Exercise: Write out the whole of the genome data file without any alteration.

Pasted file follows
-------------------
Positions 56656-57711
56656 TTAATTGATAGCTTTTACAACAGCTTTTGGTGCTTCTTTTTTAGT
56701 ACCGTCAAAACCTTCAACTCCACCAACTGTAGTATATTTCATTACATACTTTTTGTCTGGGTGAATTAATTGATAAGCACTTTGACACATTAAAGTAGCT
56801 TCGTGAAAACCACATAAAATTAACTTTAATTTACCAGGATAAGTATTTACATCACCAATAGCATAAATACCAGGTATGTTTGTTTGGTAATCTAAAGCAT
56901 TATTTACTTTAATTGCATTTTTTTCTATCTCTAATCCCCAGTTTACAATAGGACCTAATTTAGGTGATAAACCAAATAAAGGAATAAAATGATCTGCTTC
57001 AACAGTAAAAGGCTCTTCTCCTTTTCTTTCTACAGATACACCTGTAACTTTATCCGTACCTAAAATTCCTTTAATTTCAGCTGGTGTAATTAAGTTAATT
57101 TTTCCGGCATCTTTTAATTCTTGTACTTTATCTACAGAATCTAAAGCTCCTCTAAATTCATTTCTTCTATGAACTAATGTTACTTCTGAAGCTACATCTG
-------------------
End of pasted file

Positions 56656-57711
56656 TTAATTGATAGCTTTTACAACAGCTTTTGGTGCTTCTTTTTTAGT
56701 ACCGTCAAAACCTTCAACTCCACCAACTGTAGTATATTTCATTACATACTTTTTGTCTGGGTGAATTAATTGATAAGCACTTTGACACATTAAAGTAGCT
56801 TCGTGAAAACCACATAAAATTAACTTTAATTTACCAGGATAAGTATTTACATCACCAATAGCATAAATACCAGGTATGTTTGTTTGGTAATCTAAAGCAT
56901 TATTTACTTTAATTGCATTTTTTTCTATCTCTAATCCCCAGTTTACAATAGGACCTAATTTAGGTGATAAACCAAATAAAGGAATAAAATGATCTGCTTC
57001 AACAGTAAAAGGCTCTTCTCCTTTTCTTTCTACAGATACACCTGTAACTTTATCCGTACCTAAAATTCCTTTAATTTCAGCTGGTGTAATTAAGTTAATT
57101 TTTCCGGCATCTTTTAATTCTTGTACTTTATCTACAGAATCTAAAGCTCCTCTAAATTCATTTCTTCTATGAACTAATGTTACTTCTGAAGCTACATCTG